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Santa Cruz is well-known to be a bike theft mecca. I wouldn't put it past a thief to knock someone off their bike and ride off.

Proceed with extreme awareness.
 

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top Abus, Kryptonite or OnGuard U lock. but even those can be picked in about a minute or 2 or cut thru with a grinder in about a minute

best bet, keep an eye on them at all times where youre out and about, and get them insured

must see channel.... ! ! !

https://www.youtube.com/channel/UCm9K6rby98W8JigLoZOh6FQ/videos

cable locks = NEVER. they can be cut with wire cutters. huge chain, at least
 

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Up In Smoke
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When we are in a city, on the trails the bikes don't leave our sights. Heading to Santa Cruz in a couple of weeks and will be riding all over and want to be able to lock up around town.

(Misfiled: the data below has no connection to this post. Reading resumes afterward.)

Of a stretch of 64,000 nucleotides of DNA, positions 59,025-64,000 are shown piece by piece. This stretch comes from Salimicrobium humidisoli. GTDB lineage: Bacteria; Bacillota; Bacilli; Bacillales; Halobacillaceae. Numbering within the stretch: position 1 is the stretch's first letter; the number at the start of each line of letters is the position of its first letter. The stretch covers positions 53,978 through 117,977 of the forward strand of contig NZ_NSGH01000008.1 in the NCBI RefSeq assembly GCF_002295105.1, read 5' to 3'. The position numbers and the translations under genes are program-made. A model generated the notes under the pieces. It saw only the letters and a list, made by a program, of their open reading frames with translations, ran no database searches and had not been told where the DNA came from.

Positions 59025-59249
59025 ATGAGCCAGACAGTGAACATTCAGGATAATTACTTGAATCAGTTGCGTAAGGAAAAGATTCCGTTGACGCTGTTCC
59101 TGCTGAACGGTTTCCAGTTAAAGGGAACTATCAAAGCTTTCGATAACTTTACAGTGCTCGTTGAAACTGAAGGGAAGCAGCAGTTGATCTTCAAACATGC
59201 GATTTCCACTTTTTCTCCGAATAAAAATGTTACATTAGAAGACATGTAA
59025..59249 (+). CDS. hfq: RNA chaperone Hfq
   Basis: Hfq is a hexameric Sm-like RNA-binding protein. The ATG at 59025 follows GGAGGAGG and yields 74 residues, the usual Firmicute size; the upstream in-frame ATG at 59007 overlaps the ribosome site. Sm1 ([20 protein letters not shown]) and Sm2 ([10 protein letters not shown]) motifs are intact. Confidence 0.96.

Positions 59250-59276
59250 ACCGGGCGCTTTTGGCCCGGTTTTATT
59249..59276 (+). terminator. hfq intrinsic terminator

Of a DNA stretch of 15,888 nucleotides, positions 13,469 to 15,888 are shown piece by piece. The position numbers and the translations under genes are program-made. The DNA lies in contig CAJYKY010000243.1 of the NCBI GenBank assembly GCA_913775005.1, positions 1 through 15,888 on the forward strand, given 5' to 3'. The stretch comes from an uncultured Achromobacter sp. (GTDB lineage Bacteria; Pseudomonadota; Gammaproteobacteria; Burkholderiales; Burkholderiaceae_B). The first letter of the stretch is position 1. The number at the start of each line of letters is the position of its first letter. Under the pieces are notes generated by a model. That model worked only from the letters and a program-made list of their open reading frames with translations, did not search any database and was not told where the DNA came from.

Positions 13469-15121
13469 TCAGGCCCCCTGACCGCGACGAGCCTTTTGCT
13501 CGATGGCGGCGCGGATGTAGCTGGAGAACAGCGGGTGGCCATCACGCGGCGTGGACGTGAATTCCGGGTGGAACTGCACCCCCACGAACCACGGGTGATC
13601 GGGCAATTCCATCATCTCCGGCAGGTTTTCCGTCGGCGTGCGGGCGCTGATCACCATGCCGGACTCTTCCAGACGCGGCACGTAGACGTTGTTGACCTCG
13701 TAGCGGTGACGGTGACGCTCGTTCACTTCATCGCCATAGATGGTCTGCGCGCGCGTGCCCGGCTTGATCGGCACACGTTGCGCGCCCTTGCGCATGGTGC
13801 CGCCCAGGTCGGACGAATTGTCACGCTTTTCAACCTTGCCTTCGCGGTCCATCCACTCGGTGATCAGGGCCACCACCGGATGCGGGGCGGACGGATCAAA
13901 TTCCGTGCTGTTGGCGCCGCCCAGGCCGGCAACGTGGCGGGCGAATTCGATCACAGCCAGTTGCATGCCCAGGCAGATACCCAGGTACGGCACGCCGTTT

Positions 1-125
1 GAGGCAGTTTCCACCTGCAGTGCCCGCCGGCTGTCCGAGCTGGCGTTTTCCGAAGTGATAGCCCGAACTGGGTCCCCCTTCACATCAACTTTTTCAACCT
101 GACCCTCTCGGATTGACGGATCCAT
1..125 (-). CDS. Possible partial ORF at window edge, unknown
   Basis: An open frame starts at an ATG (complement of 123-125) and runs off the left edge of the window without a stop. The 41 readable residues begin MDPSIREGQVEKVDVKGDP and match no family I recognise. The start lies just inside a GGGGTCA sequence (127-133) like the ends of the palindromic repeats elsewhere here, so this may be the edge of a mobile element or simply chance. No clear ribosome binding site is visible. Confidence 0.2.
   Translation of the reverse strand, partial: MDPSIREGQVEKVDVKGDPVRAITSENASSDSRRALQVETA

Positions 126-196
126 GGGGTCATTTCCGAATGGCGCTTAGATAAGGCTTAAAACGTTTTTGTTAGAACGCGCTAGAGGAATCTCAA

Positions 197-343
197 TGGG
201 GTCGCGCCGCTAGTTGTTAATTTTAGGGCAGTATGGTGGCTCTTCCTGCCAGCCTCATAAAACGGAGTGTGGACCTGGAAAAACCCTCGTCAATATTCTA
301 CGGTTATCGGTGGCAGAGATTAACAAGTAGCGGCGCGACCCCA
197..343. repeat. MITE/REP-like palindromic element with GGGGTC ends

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Yeah, no bike is safe in Santa Cruz, locked or not. Enjoy the trip though, Santa Cruz is an awesome town.
 

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Sadly, all solutions are only deterrents to a determined thief. Insurance makes good sense.

I have some seriously heavy-duty chains and locks, but they're not very practical when bikepacking. Whenever I need to leave my bike for a few minutes, I remove the front thru-axle and replace it with a same-size cardboard tube. It would probably work for a few wheel revolutions before collapsing. Of course, this isn't going to stop the thief who throws the bike into a van or pickup.

And I make sure I replace the thru-axle before I jump on it!
 

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Self Appointed Judge&Jury
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Sadly, all solutions are only deterrents to a determined thief. Insurance makes good sense.